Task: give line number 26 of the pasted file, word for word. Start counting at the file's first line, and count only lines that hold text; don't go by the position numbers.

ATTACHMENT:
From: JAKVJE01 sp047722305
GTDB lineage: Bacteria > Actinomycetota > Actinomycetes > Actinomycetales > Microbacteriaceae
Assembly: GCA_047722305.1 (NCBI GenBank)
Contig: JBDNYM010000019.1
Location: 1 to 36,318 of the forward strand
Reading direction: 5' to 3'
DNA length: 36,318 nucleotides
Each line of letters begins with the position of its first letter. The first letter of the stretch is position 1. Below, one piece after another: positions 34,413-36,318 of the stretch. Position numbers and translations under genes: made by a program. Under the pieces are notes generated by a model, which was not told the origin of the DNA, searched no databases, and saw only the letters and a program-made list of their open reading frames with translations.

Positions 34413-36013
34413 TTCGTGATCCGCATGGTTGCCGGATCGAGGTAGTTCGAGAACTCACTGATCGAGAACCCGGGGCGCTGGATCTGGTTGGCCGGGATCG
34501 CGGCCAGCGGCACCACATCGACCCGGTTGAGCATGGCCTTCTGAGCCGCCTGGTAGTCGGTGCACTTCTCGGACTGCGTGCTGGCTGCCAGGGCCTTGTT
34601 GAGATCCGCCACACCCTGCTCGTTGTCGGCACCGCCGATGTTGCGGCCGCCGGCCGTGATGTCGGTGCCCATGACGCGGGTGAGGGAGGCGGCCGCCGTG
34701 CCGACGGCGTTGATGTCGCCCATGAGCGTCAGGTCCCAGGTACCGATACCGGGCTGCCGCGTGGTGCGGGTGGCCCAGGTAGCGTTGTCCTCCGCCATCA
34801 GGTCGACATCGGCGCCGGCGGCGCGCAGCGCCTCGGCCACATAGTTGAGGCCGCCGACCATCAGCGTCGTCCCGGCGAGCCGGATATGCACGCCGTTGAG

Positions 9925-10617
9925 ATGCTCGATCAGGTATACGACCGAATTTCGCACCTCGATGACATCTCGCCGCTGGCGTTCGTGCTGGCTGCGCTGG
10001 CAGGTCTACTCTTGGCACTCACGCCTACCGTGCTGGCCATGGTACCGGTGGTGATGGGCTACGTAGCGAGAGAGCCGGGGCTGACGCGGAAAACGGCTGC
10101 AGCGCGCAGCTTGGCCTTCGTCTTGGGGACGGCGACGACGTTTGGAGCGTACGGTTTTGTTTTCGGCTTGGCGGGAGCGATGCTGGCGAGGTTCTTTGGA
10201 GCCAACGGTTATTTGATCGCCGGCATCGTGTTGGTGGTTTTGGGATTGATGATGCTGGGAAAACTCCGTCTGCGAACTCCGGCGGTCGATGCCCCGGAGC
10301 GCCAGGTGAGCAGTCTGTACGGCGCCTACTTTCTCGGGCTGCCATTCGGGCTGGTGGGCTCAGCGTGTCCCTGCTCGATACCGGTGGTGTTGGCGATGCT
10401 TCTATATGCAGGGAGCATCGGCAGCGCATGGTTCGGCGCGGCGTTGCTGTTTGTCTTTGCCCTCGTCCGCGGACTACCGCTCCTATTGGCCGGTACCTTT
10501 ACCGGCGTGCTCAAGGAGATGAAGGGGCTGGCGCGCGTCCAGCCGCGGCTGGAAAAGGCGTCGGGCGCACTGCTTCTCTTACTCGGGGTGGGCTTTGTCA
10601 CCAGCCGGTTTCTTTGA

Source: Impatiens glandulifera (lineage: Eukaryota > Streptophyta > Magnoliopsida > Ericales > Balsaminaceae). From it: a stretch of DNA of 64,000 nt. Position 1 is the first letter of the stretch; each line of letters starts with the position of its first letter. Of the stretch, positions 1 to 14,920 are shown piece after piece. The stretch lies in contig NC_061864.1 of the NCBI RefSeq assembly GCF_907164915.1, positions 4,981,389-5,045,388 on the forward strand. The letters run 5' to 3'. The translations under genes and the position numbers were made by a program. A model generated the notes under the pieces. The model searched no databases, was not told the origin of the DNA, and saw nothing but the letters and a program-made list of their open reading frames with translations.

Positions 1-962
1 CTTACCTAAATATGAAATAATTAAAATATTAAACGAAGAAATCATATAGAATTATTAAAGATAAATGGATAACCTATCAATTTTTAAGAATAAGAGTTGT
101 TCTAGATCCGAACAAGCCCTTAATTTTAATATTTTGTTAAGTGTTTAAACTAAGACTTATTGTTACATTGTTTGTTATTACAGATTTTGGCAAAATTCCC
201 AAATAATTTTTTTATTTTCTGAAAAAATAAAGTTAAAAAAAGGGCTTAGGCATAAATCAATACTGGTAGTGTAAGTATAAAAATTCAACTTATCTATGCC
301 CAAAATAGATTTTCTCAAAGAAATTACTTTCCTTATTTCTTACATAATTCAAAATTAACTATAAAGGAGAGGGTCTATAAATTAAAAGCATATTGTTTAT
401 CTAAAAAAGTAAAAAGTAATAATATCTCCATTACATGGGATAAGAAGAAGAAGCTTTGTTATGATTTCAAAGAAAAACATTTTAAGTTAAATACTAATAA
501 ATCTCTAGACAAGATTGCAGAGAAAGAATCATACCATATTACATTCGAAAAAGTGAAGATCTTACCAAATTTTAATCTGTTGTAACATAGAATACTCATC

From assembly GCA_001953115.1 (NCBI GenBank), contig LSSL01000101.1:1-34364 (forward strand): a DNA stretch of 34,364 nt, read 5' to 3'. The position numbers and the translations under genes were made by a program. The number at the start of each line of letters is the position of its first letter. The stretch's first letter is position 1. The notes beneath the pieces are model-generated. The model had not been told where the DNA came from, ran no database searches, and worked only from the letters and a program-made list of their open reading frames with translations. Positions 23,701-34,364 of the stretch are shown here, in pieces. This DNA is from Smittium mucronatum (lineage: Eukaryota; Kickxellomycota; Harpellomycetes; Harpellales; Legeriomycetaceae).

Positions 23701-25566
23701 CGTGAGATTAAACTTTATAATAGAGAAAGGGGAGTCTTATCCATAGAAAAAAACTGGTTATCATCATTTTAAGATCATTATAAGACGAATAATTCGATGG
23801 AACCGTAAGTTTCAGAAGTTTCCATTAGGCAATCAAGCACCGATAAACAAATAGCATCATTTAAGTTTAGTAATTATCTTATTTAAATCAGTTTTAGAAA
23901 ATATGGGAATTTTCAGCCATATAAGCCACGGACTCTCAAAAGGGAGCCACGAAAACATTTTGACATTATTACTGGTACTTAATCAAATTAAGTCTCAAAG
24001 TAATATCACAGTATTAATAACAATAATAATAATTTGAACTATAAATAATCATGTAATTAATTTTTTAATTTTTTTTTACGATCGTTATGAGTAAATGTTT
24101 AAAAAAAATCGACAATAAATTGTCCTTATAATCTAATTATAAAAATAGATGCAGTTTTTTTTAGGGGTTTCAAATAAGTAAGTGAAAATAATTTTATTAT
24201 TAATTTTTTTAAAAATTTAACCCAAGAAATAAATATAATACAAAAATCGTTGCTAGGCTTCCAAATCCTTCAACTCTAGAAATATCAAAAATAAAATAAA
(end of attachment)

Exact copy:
1 CTTACCTAAATATGAAATAATTAAAATATTAAACGAAGAAATCATATAGAATTATTAAAGATAAATGGATAACCTATCAATTTTTAAGAATAAGAGTTGT